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a blog from young economists at Nova SBE

Does education improve your health?


Education is said to increase happiness and health.

First, education is likely to generate happiness.

The more people go to school and get diploma, the more likely they are to get the job they expect to have and that satisfies them. As a result, they are more engaged in their positions and they are happier in their lives as a whole. Indeed, according to psychologist Laura Carstensen, director of the Stanford Center on Longevity, people with more education have better jobs, associated with better wages, that are often less physically demanding and that usually deliver more satisfaction and pleasure.

Then, education is bound to improve health as it increases life expectancy and life conditions.

Indeed, people having more years of education are more likely to live longer. According to research used in the book How to live to 100, education is likely to be the single variable leading to health and longevity. As said above, people with higher education have the jobs that meet their expectations, which results in a comfort that is source of less stress, which increases their life expectancy. According to David Cutler and Adriana Lleras-Muney’s research on education-longevity around the world, college graduates can expect to live five years longer than people not having finished high school. Moreover, the number of years spent at school has an impact on life expectancy of next generation. Indeed, the infant mortality rate among US children born to women who did not graduate from high school is 8.1% while it is 4.2% among those born to women who did get a college degree.

Then, not only people going to school longer have a longer life but also are they living in better health conditions. Indeed, US people with four more years of education are less likely to have and die from chronic diseases such as a heart disease (-2.2%) and diabet (-1.3%). Moreover, they are less bound to be overweight (-5%) and to smoke (-12%). This tight relationship between years of schooling and health conditions can be explained by two main reasons. First, as the brain is like a muscle, the more people use it, the more they can hope for a lifelong mental health. Then, more years of education lead to higher wages that give easier access to healthy food and safer homes. For instance, a college degree gives access to highly-paid job with less physical working conditions and a better health insurance. Also, people with more education are likely to live in a safer and more comfortable neighborhood with healthy lifestyles that encourage them to follow this healthy way of living.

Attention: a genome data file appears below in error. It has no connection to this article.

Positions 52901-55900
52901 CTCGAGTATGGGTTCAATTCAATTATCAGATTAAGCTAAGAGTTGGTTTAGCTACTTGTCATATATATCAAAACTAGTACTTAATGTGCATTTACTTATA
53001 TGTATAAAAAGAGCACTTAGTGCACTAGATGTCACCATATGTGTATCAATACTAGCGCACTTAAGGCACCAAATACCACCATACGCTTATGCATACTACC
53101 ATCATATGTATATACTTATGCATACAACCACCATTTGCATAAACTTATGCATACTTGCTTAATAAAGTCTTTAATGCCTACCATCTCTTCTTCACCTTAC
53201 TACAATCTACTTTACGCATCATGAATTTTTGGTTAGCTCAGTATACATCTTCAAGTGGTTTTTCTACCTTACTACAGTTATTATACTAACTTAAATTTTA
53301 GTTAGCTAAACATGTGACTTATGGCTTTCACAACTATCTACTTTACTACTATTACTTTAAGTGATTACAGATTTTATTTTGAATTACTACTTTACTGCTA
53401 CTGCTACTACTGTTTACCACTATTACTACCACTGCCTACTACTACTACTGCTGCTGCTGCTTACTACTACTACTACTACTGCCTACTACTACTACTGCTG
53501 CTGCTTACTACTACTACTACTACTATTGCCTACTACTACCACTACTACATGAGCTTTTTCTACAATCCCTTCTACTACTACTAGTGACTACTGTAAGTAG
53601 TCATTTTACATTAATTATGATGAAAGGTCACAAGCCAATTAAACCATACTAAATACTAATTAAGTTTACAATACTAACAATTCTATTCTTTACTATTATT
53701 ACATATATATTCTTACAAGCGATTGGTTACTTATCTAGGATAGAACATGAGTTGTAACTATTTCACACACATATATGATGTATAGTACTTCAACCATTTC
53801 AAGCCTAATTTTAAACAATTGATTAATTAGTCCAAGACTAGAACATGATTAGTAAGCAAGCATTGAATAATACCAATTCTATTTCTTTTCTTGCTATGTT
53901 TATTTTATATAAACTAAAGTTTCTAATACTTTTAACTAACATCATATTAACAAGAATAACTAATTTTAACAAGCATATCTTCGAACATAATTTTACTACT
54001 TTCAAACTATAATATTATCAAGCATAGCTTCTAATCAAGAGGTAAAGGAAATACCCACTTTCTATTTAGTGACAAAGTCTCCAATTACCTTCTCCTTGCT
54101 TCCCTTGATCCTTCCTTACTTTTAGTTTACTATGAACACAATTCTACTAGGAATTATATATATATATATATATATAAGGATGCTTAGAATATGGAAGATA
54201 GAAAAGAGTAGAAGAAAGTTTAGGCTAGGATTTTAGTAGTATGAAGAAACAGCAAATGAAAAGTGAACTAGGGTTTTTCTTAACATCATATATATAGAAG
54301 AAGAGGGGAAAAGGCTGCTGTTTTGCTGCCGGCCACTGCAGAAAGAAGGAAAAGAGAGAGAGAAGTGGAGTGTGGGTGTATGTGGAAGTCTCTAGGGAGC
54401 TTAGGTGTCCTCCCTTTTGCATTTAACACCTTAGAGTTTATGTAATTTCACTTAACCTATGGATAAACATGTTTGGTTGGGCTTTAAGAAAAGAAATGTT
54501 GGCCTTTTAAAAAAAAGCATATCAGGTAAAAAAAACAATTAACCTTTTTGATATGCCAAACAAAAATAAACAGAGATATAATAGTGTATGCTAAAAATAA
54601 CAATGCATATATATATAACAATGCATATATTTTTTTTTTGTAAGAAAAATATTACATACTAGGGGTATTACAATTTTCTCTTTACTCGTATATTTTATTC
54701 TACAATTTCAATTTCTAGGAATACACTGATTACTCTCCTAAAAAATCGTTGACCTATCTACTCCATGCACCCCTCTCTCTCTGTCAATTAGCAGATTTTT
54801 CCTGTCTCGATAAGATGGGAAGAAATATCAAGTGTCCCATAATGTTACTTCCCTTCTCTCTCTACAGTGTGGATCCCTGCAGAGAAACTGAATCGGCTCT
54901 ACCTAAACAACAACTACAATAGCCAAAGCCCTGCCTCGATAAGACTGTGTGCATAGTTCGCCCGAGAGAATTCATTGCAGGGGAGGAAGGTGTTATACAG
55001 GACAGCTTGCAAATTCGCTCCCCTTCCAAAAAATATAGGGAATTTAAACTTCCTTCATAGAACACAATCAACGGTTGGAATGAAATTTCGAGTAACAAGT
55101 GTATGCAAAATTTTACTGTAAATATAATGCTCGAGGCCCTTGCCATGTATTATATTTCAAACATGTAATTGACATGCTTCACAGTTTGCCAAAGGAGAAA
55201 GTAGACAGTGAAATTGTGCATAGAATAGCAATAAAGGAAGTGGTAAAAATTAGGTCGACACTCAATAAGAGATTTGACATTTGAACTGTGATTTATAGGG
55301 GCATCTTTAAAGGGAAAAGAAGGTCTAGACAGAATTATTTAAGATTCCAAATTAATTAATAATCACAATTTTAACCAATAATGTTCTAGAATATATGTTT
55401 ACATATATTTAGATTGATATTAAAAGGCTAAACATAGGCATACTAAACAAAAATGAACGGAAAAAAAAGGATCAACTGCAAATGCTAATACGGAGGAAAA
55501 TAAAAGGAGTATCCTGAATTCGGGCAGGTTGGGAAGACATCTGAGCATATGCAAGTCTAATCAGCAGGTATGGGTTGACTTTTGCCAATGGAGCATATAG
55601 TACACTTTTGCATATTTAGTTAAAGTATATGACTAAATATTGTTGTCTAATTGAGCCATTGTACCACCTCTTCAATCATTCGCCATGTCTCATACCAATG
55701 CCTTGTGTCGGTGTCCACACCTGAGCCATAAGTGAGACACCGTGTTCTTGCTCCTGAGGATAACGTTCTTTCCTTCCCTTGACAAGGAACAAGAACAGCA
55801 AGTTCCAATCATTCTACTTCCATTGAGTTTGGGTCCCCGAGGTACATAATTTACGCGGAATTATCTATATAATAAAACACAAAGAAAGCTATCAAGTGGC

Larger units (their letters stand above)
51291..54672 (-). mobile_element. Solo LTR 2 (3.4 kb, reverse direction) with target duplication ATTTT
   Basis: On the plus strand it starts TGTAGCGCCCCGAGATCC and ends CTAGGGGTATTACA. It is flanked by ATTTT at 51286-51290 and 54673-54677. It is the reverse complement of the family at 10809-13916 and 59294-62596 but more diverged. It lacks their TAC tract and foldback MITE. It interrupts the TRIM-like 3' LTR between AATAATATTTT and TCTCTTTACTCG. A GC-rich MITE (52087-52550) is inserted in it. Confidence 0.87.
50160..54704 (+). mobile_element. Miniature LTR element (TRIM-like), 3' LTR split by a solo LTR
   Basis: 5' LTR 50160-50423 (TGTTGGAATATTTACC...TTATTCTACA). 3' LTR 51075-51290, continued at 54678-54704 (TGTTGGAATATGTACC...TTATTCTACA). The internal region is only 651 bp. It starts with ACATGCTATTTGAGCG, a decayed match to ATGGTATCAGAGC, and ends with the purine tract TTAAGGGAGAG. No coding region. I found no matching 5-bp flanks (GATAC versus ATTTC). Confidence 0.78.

Nevertheless, going through various articles dealing with education and happiness, I was astonished not to read more research papers on hot topics linking highly-paid jobs and psychological health diseases, such as burnout. Indeed, higher education empowers people to get a highly-paid job, but such wages are justified by higher responsibilities at work. These often translate into stress and psychological pressure that can in the end reduce life expectancy or worsen life conditions (people live longer but they can be depressed or live with the consequences of a heart attack).

Zoé Gautheron



Author: studentnovasbe

Master student in Nova Sbe

2 thoughts on “Does education improve your health?

  1. The link between education and health condition is not complete without a reference to the Grossman’s model (1) for health demand, and further estimations of health production functions. While it is true that education improves health through improved live conditions, one of the key factors is increased efficiency. More educated individuals will make better decisions regarding healthcare and where to obtain it – no overlooked appointments, the best physicians, the best facilities, etc. Since the individuals are both producers and consumers of health in the model, it is easy to see how education can improve overall health through two channels: on the production side, increased knowledge improves both the efficiency of eventual medical treatments and the ability to avoid certain illnesses; on the consumption side, the demand for healthcare will be done more efficiently and the treatments employed are perceived to be the best available. In empirical terms, estimations have been done on the effect of education on the production of health, and it appears to be positive and significant (2). The channels through which this relationship works remain, however, inconclusive.

    Carla, #636

    1. Grossman, M. “On the Concept of Health Capital and the Demand for Health” JPE, Vol. 80, No. 2 (Mar. – Apr., 1972), pp. 223-255
    2. Kenkel, D. “Should You Eat Breakfast? Estimates from Health Production Functions” Health Economics Vol. 4 (1995), 15-29 pp. 15-29

  2. This is interesting. However, I wonder how much of the correlation between health and education is causal. I believe that in this case there is a great deal of endogeneity, in large part due to omitted variable bias. For instance, more educated people may have more money and better job benefits, meaning that they can afford better healthcare. This is particularly true for countries like the U.S. (which you cite) where healthcare is not universal. Furthermore, it is possible that there is an unobservable factor that makes more educated people prefer healthier lifestyles (e.g. eat less junk food). This unobservable factor, rather than education per se, may be one of the main culprits for the positive correlation. An example of this could be social class.

    Margarida Madaleno, 671